If any writer wants to be great, risks do need to be taken, and now your review has piqued my interest. One of the things that is good about Coetzee is that he is rather spare in his storytelling- he doesn't have hundreds of extra pages needing to be trimmed (ala TTTW).

Some of the best novels I've read have been short little gems- like some of James Baldwin and Charles Johnson to name a couple.

Do you think his Nobel is deserved? For me, based on that one book I'd say no, but I'd be willing to give another a chance.

S. Kearney said...


Baldwin, yes! The first book of his I read was Giovanni's Room, in French, which left a deep impression on me. I also like a spare book with deep reflection!

I have Disgrace and Waiting for the Barbarians on my bookshelf waiting to be read - I now have to get to them. Noto to mention Elizabeth!

Did he deserve the Nobel? Hard to say with only Slow Man to go on, but I would like to dig deeper now and find out why his light has shone so much! He was always a writer I wanted to read but he kept getting pushed down my priority list! I'm glad I picked up Slow Man. :)

Anonymous said...

I read Disgrace first and was so stunned by how good it was that I bought and read a bunch of Coetzee books. When Elizabeth Costello came out, I read about it and thought, "There's no way I'm going to read that!" But for one reason or another, I picked it up and read it, and it turned out to be one of his most interesting books.

I've been telling myself that there's no way I'm going to read Slow Man, but after reading your post, I'm going to pick it up too.

And he definitely deserves the Nobel.

S. Kearney said...

Welcome back! It's nice to have you stop by. I look forward to reading the other Coetzee books now, which I feel is way overdue.

Your piece on the rain is stunning! :)

rosemary catling said...

I read Slow Man a while ago and saw it as partly a meditation on aging.Being roughly the same age as the protagonist I obviously identified.It remains a memorable read even after a few months of reading a lot of other stuff.

S. Kearney said...

Hi and welcome Catsmother (what a wonderful name! :)).

Yes, the aspect of age and health was very well done; it made me wonder whether Coetzee had experienced some of this first hand.

I liked the fact that while the character was drawn as a bit grumpy, indifferent and "from the school of hard knocks", there was a tender side that never dragged down the ambience created. In the early chapters I did wonder whether things might get too negative and depressing, but was delighted to find that the balance was always kept just right.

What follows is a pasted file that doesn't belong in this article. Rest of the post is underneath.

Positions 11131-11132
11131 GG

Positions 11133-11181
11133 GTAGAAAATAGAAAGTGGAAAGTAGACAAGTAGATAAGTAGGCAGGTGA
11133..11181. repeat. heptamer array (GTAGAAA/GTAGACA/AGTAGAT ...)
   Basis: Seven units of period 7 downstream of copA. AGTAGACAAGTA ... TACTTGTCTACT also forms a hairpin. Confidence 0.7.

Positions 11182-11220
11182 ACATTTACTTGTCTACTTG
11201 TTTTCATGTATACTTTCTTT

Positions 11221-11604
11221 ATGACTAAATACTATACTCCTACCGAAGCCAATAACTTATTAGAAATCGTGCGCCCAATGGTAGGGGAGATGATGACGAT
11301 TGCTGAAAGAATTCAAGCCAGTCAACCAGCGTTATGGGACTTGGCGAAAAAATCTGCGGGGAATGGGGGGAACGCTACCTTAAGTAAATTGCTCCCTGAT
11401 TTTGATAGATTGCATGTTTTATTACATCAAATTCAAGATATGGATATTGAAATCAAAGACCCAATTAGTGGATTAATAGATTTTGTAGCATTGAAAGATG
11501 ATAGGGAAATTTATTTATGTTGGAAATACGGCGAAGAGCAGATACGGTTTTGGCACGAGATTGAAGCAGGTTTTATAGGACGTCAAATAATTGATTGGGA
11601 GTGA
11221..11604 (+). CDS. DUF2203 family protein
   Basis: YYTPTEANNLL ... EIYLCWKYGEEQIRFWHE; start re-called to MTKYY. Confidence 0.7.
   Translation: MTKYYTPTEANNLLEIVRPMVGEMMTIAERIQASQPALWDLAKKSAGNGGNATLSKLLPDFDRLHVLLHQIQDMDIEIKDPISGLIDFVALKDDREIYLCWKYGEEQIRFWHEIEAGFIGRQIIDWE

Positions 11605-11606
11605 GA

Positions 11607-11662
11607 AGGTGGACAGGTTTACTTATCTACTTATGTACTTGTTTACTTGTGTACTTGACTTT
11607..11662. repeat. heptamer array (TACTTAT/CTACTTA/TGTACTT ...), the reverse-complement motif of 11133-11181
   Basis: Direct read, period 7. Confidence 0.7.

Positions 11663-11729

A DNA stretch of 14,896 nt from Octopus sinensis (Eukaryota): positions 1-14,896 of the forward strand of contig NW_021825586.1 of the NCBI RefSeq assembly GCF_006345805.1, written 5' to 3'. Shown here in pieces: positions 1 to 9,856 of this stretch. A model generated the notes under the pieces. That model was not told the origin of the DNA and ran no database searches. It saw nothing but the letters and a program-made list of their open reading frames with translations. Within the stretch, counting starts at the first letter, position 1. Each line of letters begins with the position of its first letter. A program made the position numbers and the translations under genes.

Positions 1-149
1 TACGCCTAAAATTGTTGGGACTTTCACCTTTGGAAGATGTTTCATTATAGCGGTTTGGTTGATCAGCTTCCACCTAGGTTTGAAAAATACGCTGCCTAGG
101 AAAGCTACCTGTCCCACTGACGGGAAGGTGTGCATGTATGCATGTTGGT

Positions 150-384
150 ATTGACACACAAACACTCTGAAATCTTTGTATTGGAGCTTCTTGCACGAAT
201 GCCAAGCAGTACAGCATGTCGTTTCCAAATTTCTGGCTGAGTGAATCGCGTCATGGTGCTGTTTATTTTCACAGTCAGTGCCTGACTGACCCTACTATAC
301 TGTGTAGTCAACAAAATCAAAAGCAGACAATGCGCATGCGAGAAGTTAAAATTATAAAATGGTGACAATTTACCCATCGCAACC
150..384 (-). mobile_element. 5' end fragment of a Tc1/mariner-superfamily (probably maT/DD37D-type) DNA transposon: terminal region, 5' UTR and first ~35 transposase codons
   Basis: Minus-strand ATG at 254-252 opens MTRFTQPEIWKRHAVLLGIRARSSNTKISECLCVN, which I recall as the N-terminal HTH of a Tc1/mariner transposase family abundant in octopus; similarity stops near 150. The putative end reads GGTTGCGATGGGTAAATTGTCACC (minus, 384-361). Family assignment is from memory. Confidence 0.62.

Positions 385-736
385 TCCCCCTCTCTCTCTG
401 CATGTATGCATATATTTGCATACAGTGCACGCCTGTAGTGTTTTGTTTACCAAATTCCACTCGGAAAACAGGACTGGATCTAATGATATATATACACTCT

Unknown said...

Waiting for the Barbarians is considered by many to be Coetzee's best book. I've never been drawn to his writing, but that's perhaps because he was one of my lecturers when I was at university was well and truly put off ;-)

S. Kearney said...

Wow! What put you off about him? Was it a case of the man ain't how he writes. Or the face ain't what it sounds. :)

L.M.Noonan said...

You should be paid for your review Shameless. Most article published in the 'Australian' are written in such a cold academic manner that they work against the poor blighter being reviwed even if it's meant to be otherwise. If I ever get anything published, will you do the reviewing...pretty please?
Seriously, whilst I've heard of Coetze; I've never read him. Now I will.
Is it still snowing?

S. Kearney said...

You are too kind. And I will certainly gladly review anything you ever publish! :)
NO snow here now ... we've got unusually warm spring weather, which is very worrying for the planet!

Unknown said...

Great review Shameless. I've read Disgrace and Elizabeth Costello and the two books are very different yet obviously by the same writer. Both books deal with themes that lie below the surface. Whereas Disgrace does this through a straightforward narrative, Costello is more bold in forcing the reader to think about what they are reading. Coetzee is a very interesting writer and I'd say he deserves his Nobel.

Unknown said...

Both, Shameless. He made lectures thoroughly boring and was too self absorbed. Mind you, students seldom appreciate the great and the good - especially when the pub's calling ;-)

Anonymous said...

I mean it entirely positive when I say: The amazing thing about this book is that it should have completely bored me, but did in fact fascinate me.

S. Kearney said...

Welcome! Nice to have you stop by. It's true the book was a surprise read. It wasn't at all what I expected when I first picked it up, which is possibly why it stands out. :)